Ask any business owner or senior marketer and they’ll tell you the same thing. Putting a name to a business, brand or product can be difficult. Often the best question to start with is why are we doing what we’re doing? As with many business founders, my own experiences of working in other businesses gave me the answers I needed – as I left to set up my own marketing consultancy, I was clear with my why and my how.
Transparency and accountability are fundamental to performance. So too is having the right attitude and culture built around questioning conventional wisdom and being prepared to take calculated risks. As a marketing consultancy looking to have a real impact on the companies we work with, it’s essential we have an open approach; to be prepared to have honest conversations about sales and marketing capability, resourcing and strategy.
At the same time, we wanted to root ourselves in technology; working with businesses adopting or developing the tech that would help shape the course of the future. Our experience of working in this space means we understand speed is nothing without direction, and fast growing businesses can’t afford to run down too many blind alleys.
Two words summarise these core beliefs and underpin our approach and hence our own name was born. Open Velocity.
As we turn our attention to the key trends in this report, many businesses have been riding a post-covid resurgence, only for that confidence to now be tempered by the cost of living crisis and near recessionary pressures enveloping the UK.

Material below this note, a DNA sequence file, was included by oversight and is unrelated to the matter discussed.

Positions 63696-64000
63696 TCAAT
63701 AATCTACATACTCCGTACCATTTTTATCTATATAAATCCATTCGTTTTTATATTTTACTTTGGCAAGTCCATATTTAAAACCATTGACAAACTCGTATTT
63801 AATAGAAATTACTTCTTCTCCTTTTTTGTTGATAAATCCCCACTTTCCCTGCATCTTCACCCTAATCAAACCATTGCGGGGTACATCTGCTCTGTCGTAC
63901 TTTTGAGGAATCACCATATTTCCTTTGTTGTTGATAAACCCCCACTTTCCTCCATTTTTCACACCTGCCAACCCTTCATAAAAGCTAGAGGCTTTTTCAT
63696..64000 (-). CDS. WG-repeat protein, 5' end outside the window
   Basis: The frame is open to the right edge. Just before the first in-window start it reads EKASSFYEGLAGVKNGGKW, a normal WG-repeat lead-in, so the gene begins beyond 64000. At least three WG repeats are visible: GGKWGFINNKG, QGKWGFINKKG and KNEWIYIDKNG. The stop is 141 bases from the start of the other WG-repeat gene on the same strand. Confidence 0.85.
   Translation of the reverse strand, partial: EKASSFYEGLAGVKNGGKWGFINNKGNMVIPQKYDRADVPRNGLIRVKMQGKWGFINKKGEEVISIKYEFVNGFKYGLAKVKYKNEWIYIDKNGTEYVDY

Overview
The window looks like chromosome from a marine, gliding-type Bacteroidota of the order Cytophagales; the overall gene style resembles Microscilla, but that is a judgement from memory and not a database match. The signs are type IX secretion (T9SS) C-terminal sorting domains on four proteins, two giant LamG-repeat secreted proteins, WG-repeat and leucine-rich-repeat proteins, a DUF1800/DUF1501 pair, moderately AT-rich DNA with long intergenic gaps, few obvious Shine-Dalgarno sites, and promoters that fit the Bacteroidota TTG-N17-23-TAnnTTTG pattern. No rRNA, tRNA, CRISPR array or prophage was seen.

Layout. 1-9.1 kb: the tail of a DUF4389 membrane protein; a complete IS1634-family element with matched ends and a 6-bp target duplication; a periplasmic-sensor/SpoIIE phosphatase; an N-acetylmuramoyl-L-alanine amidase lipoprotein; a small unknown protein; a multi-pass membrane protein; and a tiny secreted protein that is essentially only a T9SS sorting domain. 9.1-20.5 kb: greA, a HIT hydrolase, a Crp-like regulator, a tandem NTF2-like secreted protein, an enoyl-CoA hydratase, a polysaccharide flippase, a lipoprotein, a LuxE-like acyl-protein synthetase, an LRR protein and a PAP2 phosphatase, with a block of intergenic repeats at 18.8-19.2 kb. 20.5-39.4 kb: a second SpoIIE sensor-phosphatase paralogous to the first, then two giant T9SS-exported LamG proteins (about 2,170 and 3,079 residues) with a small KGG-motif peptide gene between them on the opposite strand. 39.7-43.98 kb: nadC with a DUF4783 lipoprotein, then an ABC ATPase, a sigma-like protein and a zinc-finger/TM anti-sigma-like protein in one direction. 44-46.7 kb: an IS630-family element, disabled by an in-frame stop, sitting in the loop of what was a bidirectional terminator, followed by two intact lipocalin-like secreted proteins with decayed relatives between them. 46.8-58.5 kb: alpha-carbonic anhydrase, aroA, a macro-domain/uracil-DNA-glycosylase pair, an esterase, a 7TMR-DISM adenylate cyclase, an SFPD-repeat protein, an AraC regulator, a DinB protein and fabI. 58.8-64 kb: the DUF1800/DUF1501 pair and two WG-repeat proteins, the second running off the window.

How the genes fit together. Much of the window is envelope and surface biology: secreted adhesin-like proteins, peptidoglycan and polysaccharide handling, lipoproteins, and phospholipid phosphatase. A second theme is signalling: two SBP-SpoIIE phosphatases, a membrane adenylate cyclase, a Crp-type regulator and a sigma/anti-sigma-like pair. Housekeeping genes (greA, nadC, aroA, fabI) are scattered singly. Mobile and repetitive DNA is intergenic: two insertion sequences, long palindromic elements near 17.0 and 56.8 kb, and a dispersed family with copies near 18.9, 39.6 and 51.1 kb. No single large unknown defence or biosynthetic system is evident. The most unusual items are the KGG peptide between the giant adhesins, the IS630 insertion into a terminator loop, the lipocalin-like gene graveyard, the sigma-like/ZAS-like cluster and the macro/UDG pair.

2022 was a very hard year for many businesses, with AIM’s performance vs the FTSE 100 as evidence that small businesses are struggling most of all. According to Layoffs. FYI, the UK tech sector saw 2,000 people lose their jobs in 2022 as companies cut costs, following a trend inherited from the US.
Confidence appears to be returning to VC in 2023 and as global productivity slows and R&D at larger companies continues to drop, the degree to which venture capital can stimulate innovation is increasingly in the spotlight.
And so we reach a familiar crossroads – one that sees strategic businesses turning one way, recognising the longer term opportunity as well as a need to deal with the imminent storms. These businesses are reevaluating their strategy and business plans, whilst also planning for the recovery and ensuring their businesses are continuing to meet a market need with a well positioned, well marketed product or service.
And in the other, turn businesses unable or unwilling to look beyond the current quarter and who adopt scatter gun tactics, with little to no thought to how the marketplace and the target audience is changing. And changing it most definitely is.
With chinks of light already emerging, we wanted to look beyond the here and now and address the trends that will impact businesses in 2024, 2025 and beyond.
To do so, we’ve lent on our own experience of working with future-focused businesses and combined this with the emergent trends, both in marketing and business growth. We’ve distilled this into just 5 key ideas that we believe will shape the playing field for businesses beyond the current economic climate.
We hope you enjoy it.
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